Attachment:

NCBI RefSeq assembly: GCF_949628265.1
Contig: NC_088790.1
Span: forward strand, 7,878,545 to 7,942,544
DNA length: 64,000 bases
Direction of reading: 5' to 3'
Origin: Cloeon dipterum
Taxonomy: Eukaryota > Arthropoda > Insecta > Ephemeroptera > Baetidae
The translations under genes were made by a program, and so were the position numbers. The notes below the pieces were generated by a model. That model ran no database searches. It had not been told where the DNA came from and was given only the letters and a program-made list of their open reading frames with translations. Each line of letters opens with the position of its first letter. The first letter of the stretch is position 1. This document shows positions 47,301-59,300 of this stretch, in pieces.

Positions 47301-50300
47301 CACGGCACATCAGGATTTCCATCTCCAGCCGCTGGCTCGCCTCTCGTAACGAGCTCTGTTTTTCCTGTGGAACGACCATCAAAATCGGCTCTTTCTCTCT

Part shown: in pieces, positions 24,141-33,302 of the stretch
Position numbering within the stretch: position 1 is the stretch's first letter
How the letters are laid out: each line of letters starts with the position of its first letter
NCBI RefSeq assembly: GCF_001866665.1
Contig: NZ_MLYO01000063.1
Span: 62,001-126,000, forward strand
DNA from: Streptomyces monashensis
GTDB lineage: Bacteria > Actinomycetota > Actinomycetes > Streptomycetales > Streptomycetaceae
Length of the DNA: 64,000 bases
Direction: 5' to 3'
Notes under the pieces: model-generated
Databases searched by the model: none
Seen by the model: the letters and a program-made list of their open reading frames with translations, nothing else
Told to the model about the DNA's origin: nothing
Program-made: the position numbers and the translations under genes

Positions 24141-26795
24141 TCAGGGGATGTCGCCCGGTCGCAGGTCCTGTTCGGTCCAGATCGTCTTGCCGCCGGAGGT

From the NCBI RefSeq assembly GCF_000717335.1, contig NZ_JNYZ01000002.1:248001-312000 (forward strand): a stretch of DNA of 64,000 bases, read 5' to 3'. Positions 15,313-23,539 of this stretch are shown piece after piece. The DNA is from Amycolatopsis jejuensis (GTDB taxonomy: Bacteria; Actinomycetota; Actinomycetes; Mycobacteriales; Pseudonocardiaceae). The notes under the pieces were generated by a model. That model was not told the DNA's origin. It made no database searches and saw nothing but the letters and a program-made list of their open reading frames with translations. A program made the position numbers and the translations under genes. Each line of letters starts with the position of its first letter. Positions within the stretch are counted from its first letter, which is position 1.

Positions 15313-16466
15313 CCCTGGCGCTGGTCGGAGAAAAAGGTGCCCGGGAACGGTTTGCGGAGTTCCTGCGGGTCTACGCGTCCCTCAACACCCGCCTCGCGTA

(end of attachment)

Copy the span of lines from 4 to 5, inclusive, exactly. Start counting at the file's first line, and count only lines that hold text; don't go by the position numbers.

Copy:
DNA length: 64,000 bases
Direction of reading: 5' to 3'